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4 Tutorials that teach Conflict Theory and Deviance
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Conflict Theory and Deviance

Conflict Theory and Deviance

Description:

This lesson explains how Conflict Theory interprets deviance and power.

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Tutorial

What's Covered

This tutorial will cover the topic of the social conflict approach to deviance, through the definition and discussion of:

  1. Alexander Liazos and Conflict Theory of Deviance

1. ALEXANDER LIAZOS AND CONFLICT THEORY OF DEVIANCE

You may recall there are three dominant theoretical perspectives in sociology: social conflict theory, structural functional theory and symbolic interaction theory. Each of these theories can be applied to the concept of deviance. This lesson will focus on the social conflict theory of deviance.

The social conflict approach focuses on how inequalities in society produce conflict and result in change. Sociologist Alexander Liazos argued that the power structure in society is critical in determining what is deviant versus what is not deviant. Anything antagonistic to the power structure’s interests is defined as deviant, while anything in line with the interests of society's elite--the capitalists and those with power--is acceptable behavior. Those who have more influence with respect to power, wealth, and prestige get to decide what is labeled as deviant, and those who don't have any power are much more likely to be labeled as deviant. Simply put, powerlessness equals deviance.

Terms to Know

Alexander Liazos

An influential American sociologist who argued that the dynamics of power need to be considered in order to fully understand the labeling and identification of deviance in society.

Conflict Theory of Deviance

A theory of deviance that links the labeling of deviance to the dynamics of power in society (powerlessness = deviance).

People to Know

Karl Marx, who influenced the social conflict theory to deviance, famously said, "The ruling ideas of each epoch are always and always have been the ideas of the ruling class." This idea holds that the laws, norms, and regulations of society reflect the interest of the capitalist ruling class. They have the power to bend these ideas of right and wrong, good and bad, to their interests. Therefore, good is in line with the interests of the ruling class, and bad is anything that opposes the ruling class.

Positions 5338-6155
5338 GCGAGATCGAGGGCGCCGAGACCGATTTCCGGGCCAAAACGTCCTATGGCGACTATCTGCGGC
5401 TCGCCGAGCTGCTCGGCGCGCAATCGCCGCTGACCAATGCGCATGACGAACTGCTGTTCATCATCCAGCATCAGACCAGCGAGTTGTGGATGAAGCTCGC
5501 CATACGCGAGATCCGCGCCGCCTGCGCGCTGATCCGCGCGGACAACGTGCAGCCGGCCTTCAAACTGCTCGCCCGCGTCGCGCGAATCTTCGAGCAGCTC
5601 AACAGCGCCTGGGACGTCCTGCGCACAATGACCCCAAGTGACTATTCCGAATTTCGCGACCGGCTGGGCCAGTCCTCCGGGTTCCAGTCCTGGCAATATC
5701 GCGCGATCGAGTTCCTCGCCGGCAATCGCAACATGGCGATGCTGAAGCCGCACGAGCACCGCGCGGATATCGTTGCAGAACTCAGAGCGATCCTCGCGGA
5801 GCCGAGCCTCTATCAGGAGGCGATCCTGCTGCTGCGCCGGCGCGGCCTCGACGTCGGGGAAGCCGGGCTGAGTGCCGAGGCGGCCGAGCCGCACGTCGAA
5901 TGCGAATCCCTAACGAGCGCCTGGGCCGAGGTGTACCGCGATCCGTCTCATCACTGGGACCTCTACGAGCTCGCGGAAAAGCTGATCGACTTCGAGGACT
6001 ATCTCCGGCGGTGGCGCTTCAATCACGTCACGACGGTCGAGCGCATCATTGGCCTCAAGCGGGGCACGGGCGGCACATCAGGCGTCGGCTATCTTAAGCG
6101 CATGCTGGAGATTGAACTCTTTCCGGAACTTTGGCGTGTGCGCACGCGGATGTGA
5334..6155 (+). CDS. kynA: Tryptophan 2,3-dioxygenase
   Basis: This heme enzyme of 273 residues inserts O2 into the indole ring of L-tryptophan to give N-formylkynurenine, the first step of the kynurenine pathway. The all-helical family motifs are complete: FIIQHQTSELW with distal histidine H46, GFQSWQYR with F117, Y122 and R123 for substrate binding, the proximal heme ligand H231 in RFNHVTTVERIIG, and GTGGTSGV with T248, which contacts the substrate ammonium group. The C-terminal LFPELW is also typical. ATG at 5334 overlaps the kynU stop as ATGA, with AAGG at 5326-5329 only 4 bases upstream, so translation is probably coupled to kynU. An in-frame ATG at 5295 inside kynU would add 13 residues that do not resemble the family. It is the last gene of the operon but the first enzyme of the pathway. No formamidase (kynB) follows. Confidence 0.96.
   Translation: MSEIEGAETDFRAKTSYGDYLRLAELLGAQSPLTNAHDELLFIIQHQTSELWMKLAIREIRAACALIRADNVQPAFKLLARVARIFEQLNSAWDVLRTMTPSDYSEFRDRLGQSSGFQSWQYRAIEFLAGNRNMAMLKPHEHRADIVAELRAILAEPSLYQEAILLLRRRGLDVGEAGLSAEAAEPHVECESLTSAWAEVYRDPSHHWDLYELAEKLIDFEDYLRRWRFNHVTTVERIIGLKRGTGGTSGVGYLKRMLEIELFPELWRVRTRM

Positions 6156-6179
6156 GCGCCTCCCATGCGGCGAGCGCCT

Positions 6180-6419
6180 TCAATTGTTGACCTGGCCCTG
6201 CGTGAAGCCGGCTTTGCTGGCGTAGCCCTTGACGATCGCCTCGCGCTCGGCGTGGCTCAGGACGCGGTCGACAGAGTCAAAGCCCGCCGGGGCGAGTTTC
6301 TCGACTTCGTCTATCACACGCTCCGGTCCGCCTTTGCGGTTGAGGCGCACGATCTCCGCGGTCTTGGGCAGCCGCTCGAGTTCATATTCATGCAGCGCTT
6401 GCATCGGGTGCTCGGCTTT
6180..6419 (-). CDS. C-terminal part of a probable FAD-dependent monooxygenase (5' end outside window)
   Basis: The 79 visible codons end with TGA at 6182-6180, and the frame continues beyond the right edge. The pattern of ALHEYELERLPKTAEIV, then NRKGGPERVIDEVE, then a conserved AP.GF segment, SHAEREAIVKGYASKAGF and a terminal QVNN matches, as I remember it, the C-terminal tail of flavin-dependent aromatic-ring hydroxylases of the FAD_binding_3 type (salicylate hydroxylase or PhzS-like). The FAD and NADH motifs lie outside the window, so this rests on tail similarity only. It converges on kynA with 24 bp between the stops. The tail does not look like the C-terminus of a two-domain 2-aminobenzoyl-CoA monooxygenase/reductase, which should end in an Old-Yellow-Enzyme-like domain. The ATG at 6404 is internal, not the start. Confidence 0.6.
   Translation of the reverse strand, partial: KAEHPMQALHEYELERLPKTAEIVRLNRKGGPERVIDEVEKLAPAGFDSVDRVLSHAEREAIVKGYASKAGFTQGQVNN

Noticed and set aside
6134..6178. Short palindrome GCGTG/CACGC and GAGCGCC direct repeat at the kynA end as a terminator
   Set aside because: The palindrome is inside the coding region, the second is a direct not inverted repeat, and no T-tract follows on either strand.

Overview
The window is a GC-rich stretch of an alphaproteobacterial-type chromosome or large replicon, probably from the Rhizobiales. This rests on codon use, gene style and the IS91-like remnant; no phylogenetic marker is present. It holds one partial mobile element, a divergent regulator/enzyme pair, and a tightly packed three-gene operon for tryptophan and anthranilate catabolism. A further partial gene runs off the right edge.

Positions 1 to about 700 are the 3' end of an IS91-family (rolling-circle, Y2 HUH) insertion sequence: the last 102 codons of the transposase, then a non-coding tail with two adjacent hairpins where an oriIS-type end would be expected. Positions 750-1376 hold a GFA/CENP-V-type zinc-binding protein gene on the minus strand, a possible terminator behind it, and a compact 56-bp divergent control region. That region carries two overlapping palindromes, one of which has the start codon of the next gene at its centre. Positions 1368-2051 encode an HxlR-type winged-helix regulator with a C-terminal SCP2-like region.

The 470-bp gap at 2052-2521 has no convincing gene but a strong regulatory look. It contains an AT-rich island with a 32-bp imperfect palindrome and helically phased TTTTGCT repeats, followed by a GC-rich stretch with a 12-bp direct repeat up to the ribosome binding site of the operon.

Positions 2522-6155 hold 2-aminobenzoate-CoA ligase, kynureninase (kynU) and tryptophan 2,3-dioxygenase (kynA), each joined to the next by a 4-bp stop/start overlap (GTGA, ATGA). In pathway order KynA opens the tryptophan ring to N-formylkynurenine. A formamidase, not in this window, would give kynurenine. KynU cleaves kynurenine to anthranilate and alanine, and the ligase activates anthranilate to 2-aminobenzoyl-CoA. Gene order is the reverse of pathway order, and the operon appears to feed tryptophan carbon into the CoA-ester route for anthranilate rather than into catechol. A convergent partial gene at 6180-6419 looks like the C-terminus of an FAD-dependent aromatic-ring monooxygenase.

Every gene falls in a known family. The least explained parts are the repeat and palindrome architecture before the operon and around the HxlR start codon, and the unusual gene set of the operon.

In addition to helping shape the meaning of good and bad in society and bending that meaning to their interests, society’s elite might also receive special treatment. Those with resources-- society's elite--have the material ability to fight labels of deviance that may be applied to them. They can use these resources to resist the consequences of deviant behavior, meaning they are potentially to avoid the consequences of bad behavior, whereas people without power can not.

Think About It

In theory, is the homeless man on the street able to resist his deviant label? No, he's not, because he lacks power and resources. On the other hand, somebody with resources who commits some kind of white collar crime can use those resources to shape public opinion and avoid a deviant label.

Those with power also benefit because people hold the widespread belief that the laws are just and good, so resistance to these laws is unlikely. The ideas of the ruling class therefore are disguised behind ideas of fairness, justice, and freedom, so the rest of society may not recognize that there are interests behind the laws of society that might work counter to some members of society.

Big Idea

This is a clever ruse that we call ideology. Operating with this theoretical perspective, Liazos argued that those who are defined as deviant are defined as such not necessarily because they're more harmful to society, but because they are powerless.

Those who lack the material resources and power--the homeless, thieves, drug addicts, and especially those who challenge the status quo--are the people that are labeled as deviant. All over the world and throughout history, progressive people, intellectual people, and those who want to fight for a society that runs counter to the ideas of the ruling class, have been systematically rounded up and persecuted. You can see how the ideas of the ruling class have historically been the ruling ideas of society.

Summary

Today you learned about sociologist Alexander Liazos and his social conflict theory of deviance, one of a number of theoretical approaches to deviance.

Source: This work is adapted from Sophia author Zach Lamb.

TERMS TO KNOW
  • Conflict Theory of Deviance

    A theory of deviance that links the labeling of deviance to the dynamics of power in society (powerlessness = deviance).

  • Alexander Liazos

    An influential American sociologist who argued that the dynamics of power need to be considered in order to fully understand the labeling and identification of deviance in society.